Census shows IT qualifications grew 36% in five years


Brandon How
Reporter

New data from the 2021 Census shows the number of people with an IT qualification in Australia grew by 36 per cent over the last five years.

There are now more than 470,000 people holding IT qualifications in Australia, with more than 260,000 ICT professionals and 74,000 ICT managers employed at the time of the census.

More than 307,000 people said they had a qualification in IT without further specification. The second most common qualification was in computer science at almost 84,500 people, followed by programming at almost 33,000 people.

Since 2016, these qualifications have grown by 29 per cent, 45 per cent and 51.3 per cent, respectively.

According to Census data, the fastest growing qualification in Australia was security science, which grew increased 460 per cent to 5,805 people. The number of people with qualifications in artificial intelligence was up 200 per cent in the same period to 630.

An Australian Computer Society report, released separately to the Australian Bureau of Statistics data on Wednesday, also found the number of IT jobs advertised online has grown 14 per cent since 2016.

Produced in partnership with labour hire analytics firm Lightcast, the ACS report said online job openings for IT occupations grew 15 per cent faster than the overall market. The report also found it had the second fastest growth rate and is the “second largest occupation family in the nation, with over 115,000 postings in 2021”, both behind healthcare.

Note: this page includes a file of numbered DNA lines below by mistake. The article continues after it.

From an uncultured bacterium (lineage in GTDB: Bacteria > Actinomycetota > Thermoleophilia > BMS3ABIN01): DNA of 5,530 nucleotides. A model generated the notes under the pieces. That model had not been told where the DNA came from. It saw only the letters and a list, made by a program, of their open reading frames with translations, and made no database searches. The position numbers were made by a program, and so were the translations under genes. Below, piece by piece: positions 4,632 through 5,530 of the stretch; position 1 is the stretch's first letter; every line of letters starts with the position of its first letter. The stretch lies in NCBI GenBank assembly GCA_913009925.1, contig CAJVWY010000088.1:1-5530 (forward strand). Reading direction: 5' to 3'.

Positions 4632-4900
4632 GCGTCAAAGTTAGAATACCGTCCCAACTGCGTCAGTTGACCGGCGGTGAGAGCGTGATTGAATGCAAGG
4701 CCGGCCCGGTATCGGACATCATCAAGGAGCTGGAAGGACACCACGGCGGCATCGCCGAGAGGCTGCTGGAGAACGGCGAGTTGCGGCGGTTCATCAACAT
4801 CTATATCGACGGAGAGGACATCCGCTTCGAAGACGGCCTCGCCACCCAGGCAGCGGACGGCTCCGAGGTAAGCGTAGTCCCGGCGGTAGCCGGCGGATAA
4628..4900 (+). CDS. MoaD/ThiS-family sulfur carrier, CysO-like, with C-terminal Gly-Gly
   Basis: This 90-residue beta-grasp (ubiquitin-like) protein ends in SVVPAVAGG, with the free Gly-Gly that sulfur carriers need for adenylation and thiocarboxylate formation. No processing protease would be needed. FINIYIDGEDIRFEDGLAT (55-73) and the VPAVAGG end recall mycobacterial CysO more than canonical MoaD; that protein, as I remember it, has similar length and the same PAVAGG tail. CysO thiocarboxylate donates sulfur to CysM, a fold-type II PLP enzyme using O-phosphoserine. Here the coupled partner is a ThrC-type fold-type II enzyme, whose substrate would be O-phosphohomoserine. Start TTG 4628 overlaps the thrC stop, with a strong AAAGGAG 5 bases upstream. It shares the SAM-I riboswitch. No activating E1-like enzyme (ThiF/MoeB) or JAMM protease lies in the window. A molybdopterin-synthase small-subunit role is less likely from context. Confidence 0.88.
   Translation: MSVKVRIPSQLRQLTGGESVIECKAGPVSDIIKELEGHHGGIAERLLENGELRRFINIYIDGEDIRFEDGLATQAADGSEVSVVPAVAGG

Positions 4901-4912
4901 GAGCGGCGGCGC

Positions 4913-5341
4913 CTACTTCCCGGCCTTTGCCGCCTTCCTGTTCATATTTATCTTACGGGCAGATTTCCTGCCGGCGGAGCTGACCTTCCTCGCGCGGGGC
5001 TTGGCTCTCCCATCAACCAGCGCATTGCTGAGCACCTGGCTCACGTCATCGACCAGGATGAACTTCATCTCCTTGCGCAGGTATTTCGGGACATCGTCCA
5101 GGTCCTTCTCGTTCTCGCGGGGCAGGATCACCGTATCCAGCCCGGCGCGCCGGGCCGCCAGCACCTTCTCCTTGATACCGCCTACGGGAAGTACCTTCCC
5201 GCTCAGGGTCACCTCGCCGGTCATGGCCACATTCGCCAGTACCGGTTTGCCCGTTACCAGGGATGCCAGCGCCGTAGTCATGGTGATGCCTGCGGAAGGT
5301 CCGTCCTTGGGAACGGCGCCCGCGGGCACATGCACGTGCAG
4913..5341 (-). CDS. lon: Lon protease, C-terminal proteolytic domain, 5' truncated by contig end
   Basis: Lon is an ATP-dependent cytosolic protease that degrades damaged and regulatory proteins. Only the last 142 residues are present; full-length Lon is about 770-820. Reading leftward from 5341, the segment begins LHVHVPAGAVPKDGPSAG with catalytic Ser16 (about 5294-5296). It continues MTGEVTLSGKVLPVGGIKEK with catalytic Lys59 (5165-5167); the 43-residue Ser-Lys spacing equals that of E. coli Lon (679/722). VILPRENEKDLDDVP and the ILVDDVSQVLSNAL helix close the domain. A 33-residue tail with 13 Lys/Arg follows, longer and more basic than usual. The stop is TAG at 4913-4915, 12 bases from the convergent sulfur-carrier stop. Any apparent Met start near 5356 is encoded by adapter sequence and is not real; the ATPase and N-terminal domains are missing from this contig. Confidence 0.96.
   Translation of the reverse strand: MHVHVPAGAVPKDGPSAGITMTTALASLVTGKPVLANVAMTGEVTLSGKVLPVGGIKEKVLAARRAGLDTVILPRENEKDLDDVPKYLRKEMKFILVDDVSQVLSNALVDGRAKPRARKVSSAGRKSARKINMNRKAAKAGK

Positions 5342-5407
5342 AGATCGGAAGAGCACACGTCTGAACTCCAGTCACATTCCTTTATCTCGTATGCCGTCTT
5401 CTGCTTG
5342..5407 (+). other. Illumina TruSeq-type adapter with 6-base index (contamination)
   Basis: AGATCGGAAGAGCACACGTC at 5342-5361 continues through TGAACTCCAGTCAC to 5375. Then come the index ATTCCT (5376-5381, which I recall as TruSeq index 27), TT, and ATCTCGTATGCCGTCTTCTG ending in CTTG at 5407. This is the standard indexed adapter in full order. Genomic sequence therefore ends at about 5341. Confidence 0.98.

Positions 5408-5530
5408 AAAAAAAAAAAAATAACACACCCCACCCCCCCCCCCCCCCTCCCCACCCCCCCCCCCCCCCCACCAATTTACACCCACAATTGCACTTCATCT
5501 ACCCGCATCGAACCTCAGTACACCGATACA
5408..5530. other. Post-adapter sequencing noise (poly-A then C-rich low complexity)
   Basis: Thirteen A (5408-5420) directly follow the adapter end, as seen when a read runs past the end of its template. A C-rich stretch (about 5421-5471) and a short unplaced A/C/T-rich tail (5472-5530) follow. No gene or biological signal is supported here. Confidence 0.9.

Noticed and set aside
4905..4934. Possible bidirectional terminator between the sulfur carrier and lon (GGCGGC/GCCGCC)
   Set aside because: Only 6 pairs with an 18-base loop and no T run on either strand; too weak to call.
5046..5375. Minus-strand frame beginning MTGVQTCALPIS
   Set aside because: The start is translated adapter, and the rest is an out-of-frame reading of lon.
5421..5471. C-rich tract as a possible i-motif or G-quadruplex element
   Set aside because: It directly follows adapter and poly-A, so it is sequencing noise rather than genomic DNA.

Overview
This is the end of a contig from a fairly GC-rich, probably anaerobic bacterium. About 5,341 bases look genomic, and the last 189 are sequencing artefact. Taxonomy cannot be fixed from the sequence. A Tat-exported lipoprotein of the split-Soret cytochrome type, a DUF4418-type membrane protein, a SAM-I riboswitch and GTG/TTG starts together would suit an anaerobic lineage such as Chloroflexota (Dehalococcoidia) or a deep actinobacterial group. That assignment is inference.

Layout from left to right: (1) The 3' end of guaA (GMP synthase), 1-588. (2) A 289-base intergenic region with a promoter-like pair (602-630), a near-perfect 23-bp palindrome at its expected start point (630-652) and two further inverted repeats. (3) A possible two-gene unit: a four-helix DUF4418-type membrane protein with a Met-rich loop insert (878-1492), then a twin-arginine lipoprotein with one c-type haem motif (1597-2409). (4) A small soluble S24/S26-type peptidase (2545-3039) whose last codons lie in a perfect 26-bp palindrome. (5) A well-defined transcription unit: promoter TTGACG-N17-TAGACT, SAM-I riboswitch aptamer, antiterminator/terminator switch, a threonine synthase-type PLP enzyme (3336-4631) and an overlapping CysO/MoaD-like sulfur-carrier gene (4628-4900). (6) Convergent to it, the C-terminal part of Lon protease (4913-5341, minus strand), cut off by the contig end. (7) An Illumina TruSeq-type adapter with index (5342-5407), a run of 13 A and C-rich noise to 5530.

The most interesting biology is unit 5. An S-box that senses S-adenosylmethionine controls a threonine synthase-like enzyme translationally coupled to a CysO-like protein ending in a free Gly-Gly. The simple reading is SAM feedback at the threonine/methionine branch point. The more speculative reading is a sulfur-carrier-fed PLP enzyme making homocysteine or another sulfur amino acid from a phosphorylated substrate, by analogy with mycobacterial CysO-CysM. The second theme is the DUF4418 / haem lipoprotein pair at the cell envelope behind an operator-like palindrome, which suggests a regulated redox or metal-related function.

The growth figures follow the publication of the National Skills Commission’s 2022 Skills Priority List last week. Of the 66 occupations with “strong future demand” identified as suffering shortages a national level, 19 were ICT-related roles.

ICT support and test engineers were the fastest growing ICT occupation, according to the Census data, up 54 per cent to 15,635. Software and application programmers made up the largest proportion of ICT occupations at 116,927, largely buoyed by immigrants.

Two thirds of software and applications programmers were born overseas, with India representing the largest cohort. Software and applications programmers were the third most common occupation for recent overseas arrivals, with 24,000 arriving since 2016.

The ACS report also identified software developers and engineers as the largest ICT occupation, however it said database architects, data warehousing specialists, and data scientists were the fastest growing.

By 2030, the Albanese government is hoping to grow the tech workforce to 1.2 million, which the Tech Council of Australia (TCA) claims will require the creation of 340,000 new tech jobs. The TCA expects around 160,000 positions will be filled by skilled migrants.

The ACS report also found Australian IT job requirements more demanding than similar online postings from the United States and the United Kingdom. While 97 per cent of Australian IT job ads required applicants to have a tertiary qualification, the proportion was 90 per cent for the UK and 86 per cent in the US.

STEM qualification holders also made-up a large proportion of the 63,925 chief executives and managing directors recorded in the 2021 Census, with 15,727 chief executives and managing directors with a qualification in IT, engineering and related technologies, or natural and physical sciences.

Female representation among IT professionals and managers remains low at just one in five. However, among those aged under 30, female representation accounts for one in three.

The federal government’s STEM equity monitor previously found that women are particularly underrepresented in IT university course enrolments, making up just 20 per cent. It is also undertaking a review of its STEM programs to boost gender diversity.

Do you know more? Contact James Riley via Email.

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